Explore the Ryan Report

Chapter 7 — Goldenbridge

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Emotional abuse


The Investigation Committee heard complaints regarding emotional abuse in the evidence from complainants. All of the complainants came to Goldenbridge in harrowing circumstances. Some had lost a parent, and the surviving parent was either not able to cope or was deemed by the State to be unsuitable. Others were abandoned. Some came from desperately poor families, and others were born out of wedlock to mothers who felt that society left them with no option but to place their child in care. Some of those committed were babies; others had spent a substantial part of their childhood with their families. Most of the children were heartbroken and terrified on entering Goldenbridge. They all shared a vulnerability that made them emotionally needy.


Complainants lived in an atmosphere of constant fear of arbitrary punishment for misdemeanours and of being humiliated. Despite always being surrounded by people, many expressed an overwhelming sense of isolation and loneliness. Many of the complainants stated that they are left with deep psychological scars as a result of their time in Goldenbridge.


Witnesses’ account of their experiences in Goldenbridge indicate a very high level of emotional abuse in that Institution.


One witness spoke of arriving at Goldenbridge as a six-year-old child in the late 1940s after her mother had died of TB. She described the experience as ’very very harrowing’: she said she was stripped of her clothes and that all her hair was cropped.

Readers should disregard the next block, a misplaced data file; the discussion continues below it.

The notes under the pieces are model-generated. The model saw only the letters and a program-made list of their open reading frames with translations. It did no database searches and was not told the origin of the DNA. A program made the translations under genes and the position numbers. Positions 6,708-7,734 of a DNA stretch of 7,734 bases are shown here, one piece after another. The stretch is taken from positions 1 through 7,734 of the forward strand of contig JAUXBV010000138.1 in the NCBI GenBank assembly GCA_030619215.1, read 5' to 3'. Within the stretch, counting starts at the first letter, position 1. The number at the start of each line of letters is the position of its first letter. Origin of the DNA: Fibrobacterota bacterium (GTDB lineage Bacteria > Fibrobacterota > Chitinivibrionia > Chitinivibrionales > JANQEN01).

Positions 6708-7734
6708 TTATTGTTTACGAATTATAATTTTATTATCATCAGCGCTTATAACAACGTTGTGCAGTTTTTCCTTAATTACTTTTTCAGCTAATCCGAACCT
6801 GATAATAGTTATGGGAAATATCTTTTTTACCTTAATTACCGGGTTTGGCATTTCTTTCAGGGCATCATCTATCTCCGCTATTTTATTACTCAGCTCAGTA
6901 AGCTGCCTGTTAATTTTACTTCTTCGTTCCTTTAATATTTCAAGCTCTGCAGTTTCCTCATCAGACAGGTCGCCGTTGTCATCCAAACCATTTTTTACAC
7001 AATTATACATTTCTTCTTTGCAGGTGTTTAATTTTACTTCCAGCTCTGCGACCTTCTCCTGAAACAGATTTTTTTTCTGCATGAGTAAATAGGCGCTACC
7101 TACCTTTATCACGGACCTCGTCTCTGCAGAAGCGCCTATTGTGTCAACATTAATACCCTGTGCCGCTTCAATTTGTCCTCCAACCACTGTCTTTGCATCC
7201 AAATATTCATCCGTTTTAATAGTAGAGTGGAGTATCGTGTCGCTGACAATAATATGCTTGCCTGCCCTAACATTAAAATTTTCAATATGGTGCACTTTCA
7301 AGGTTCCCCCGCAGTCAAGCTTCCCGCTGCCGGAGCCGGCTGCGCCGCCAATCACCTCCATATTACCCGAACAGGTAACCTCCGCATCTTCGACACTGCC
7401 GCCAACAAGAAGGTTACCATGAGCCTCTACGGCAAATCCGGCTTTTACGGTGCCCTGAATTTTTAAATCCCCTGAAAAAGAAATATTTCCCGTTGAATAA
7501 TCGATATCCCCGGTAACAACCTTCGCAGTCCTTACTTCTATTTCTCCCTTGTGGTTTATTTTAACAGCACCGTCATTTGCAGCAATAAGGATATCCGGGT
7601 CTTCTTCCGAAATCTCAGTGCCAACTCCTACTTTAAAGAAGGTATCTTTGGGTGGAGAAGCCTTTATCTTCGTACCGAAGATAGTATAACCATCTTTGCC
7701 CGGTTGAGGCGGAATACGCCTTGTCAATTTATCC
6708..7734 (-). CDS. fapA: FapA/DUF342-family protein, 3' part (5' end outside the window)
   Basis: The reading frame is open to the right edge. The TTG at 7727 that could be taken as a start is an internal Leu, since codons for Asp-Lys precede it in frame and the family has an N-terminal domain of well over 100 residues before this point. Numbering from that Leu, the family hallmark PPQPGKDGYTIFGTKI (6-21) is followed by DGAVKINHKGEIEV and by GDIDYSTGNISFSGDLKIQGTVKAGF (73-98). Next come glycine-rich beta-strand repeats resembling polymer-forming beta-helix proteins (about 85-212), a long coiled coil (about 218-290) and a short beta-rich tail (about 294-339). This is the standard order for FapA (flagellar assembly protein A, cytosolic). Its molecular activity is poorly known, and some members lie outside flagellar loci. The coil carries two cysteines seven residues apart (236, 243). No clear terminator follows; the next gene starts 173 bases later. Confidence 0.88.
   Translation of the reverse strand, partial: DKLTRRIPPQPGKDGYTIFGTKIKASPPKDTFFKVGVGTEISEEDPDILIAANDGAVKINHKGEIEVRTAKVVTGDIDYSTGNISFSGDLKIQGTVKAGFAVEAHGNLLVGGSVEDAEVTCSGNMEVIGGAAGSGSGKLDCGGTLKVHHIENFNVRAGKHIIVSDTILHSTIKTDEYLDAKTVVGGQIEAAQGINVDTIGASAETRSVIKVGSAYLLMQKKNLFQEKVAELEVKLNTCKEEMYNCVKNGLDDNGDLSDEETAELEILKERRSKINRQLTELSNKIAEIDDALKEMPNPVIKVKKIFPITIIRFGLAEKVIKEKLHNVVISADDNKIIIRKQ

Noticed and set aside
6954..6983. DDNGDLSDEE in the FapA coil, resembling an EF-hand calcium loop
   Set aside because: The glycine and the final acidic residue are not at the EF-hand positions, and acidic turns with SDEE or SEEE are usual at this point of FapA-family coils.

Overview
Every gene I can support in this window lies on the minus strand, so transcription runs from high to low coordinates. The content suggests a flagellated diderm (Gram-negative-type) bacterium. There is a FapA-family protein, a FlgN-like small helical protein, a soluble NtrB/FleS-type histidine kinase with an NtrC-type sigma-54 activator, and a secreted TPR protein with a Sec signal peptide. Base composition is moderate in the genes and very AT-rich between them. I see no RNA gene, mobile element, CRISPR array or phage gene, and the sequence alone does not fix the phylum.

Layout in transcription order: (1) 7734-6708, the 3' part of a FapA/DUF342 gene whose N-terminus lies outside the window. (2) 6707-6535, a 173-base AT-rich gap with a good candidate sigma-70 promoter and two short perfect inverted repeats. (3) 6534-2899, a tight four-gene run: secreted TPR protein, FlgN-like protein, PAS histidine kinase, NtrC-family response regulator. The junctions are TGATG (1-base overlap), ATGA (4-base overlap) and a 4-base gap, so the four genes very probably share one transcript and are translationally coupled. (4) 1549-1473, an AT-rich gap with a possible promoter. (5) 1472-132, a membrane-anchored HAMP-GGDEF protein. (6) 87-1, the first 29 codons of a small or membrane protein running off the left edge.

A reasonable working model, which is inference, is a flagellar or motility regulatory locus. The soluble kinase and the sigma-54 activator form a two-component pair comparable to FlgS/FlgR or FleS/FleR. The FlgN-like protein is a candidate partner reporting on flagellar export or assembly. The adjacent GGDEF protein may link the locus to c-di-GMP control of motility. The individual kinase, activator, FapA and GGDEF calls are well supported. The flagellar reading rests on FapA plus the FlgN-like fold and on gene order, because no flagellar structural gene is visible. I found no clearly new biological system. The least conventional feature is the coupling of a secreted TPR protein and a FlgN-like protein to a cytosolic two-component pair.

When asked whether she had understood at the time why her clothes were being taken from her, she replied: No. You weren’t told. You were just used and abused ... you were disposable ... They didn’t give a stuff about what you were, whether you were a child, whether you were breathing, whether you were living, what you were feeling. Nobody bothered about a child. You were just a disposable item. That’s the way it seemed to me. That’s the way I have carried all through my life. I don’t like what I have carried all through my life. It has left me vulnerable, raw and it has affected the whole of my life.


She said: I used to scurry around. I used to try to dodge and weave to get away from the beatings, the abuse. You didn’t. You were helpless. Wherever you were you were a helpless victim. You couldn’t get away from them. They used to clatter you, they used to batter you. The names you were called. The stuff you had to go through. The thing was you were always so alone. There was never anybody there for you. Nobody was there this is what I find so hard to tell you. You were lumped together and you were one of a many, many ...


When asked to describe what she was fearful of in Goldenbridge she said, ‘what they would do to you. You knew that you could never get away from their cruelty. You couldn’t escape and take yourself off’.


She said she used to lie in her bed at night and wished that she didn’t wake up in the morning. She said that she would sob her heart out crying for her mother.


Another complainant was eight years of age when she was put into Goldenbridge with her younger sister in the early 1950s. She said that her mother and father had separated and that her father had abandoned the family. She was living with her grandmother when, she believes, the NSPCC made an application to court to have both her and her younger sister committed to Goldenbridge. She said: We weren’t prepared in any way, we weren’t told – we thought it was an outing which was very rare anyway for us ... the next thing we knew my mother and my grandmother were leaving, they were leaving. We didn’t know what was going to happen to us. Of course we were screaming trying to get out through the door with them and the nun just pulled us back.